Where the world comes to study the Bible

Your web site teaches God’s sovereignty and unlimited atonement. How can both be true?

Time won’t allow me to do justice to this subject, but I’ll share an overview of parts of one of my studies on election which covers some of the issues that pertain to your question. I have cut and pasted material into this and so it may not flow very smoothly, but I hope it will be intelligible.

For more on this subject, I would like to suggest Ken Boa’s book, Unraveling the Big Questions About God, Lamplighter Books, Zondervan, Grand Rapids. On the issue of limited versus unlimited atonement, may I also suggest Robert Lightner’s book entitled The Death Christ Died, Regular Baptist Press. You may be able to get copies of these, especially the last book, from Dallas Seminary bookroom (800-992-0998). Dr. Lightner teaches theology there and they usually have the titles of the profs. You can also access their bookstore through and then click on their bookstore section in the left window at the top. Also Amazon can often find out of print books at

These are difficult questions to say the least, but perhaps the following summary will help. Others at the Biblical Studies Foundation will vary on some of the details of this.

Summary of the Doctrine of Election

The Nature of Scripture

Deuteronomy 29:29 tells us “The secret things belong to the LORD our God, but the things revealed belong to us and to our children forever, that we may follow all the words of this law.” (NIV) What the God has revealed to us we are to know and understand to the best of our ability, but the ultimate goal is knowing for the sake of applying. But obviously, as this verse suggests, there are many things we cannot know and that are not revealed to us.

Added to this is the emphasis of Isa. 55:8-9 which stresses the infinite depth of God’s mind in comparison to man’s thoughts. The passage reads:

8 “For My thoughts are not your thoughts, Neither are your ways My ways,” declares the Lord. 9 “For as the heavens are higher than the earth, So are My ways higher than your ways, And My thoughts than your thoughts.

“Since the Bible is special revelation from the mind of an infinite God, it often brings the human reader beyond the limits of intelligence,” i.e., beyond his capacity of comprehension (Ken Boa, Unraveling the Big Questions About God, p. 12) . Boa continues and writes:

As simple as the Bible is its message of sin and of free salvation through Christ, an incredible subtlety and profundity underlies all its doctrines. Even a child can receive Christ as his Savior, thereby appropriating the free gift of eternal life. Yet no philosopher has more than scratched the surface regarding the things that happened at the Cross. The Bible forces any reader to crash into the ceiling of his own comprehension, beyond which he cannot go until he sees the Lord face-to-face.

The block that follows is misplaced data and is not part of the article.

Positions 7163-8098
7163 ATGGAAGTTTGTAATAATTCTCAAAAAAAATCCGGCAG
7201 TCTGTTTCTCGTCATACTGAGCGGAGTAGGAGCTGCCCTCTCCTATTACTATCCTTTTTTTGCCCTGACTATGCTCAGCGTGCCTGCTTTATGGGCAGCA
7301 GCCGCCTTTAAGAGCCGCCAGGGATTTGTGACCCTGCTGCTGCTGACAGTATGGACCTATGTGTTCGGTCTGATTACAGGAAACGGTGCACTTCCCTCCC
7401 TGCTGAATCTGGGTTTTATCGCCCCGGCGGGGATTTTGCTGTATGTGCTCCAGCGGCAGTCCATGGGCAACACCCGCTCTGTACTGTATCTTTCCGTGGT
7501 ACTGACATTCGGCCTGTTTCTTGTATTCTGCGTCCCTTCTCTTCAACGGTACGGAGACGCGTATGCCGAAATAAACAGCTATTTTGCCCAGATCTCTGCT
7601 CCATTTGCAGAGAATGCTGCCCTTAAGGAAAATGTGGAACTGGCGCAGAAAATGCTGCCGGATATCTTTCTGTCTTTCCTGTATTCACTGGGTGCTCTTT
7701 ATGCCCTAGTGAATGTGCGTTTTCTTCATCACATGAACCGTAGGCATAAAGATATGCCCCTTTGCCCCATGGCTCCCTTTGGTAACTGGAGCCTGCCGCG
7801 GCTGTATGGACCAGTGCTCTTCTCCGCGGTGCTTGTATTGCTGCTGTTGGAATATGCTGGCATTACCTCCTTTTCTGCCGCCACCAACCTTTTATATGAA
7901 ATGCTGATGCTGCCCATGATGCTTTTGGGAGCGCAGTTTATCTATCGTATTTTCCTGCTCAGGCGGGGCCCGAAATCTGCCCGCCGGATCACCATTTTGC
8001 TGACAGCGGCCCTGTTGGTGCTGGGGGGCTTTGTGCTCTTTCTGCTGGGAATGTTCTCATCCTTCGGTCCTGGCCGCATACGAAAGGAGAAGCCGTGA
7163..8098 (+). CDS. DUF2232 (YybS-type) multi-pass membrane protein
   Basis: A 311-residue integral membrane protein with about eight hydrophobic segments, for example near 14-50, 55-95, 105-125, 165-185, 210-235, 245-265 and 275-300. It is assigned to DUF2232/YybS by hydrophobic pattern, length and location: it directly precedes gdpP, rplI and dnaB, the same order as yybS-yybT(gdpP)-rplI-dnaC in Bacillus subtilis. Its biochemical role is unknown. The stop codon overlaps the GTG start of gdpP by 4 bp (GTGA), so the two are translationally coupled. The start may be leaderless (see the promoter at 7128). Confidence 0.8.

Boa adds the following important thought that we all need to take to heart as we seek to understand some to the hard truths of Scripture, those that fall into the category of mystery:

Until a person recognizes that his own wisdom and intelligence are not enough, he is not ready to listen to God’s greater wisdom. Jesus alluded to this when He said to God, “you have hidden these things from the wise and learned, and revealed them to little children” Luke 10:21).

But instead, we take the position of the wise and seek to use or apply our logic to these difficult concepts of Scripture, and in the process, we reject, misinterpret, or distort the plain teaching of the Scriptures because something does not seem logical to us. We become as gods and act as though we have become God’s instructors. But again, I am reminded of the words of Isaiah. Listen to Isaiah 40:13-14

    Who has understood the mind of the LORD, or instructed him as his counselor? Whom did the LORD consult to enlighten him, and who taught him the right way? Who was it that taught him knowledge or showed him the path of understanding? (NIV)

To illustrate the vast difference between the human mind and God’s, Boa contrasts the mental ability of a dog with that of a human and then goes on to stress that the gap between a man’s mind and God’s is even infinitely greater than between man and dog because God is infinite and man is finite.

The ability of man and dog may be thought of as consisting of a limited number of bits of information as illustrated by the vertical lines in the diagram (I omitted the diagram from the email). This will of course vary with individuals, but the diagram illustrates the huge difference between man and dog. The human is also capable of doing a great deal more with the information he has. A dog, for instance, has a great deal of difficulty understanding what his master is doing when he watches TV or reads a news paper. But there is enough overlap or common ground that there is limited communication between the two. A master can understand when his dog wants to go out or is hungry and a master can teach his dog a great many things. In addition, a very close bond can develop between a man and his dog.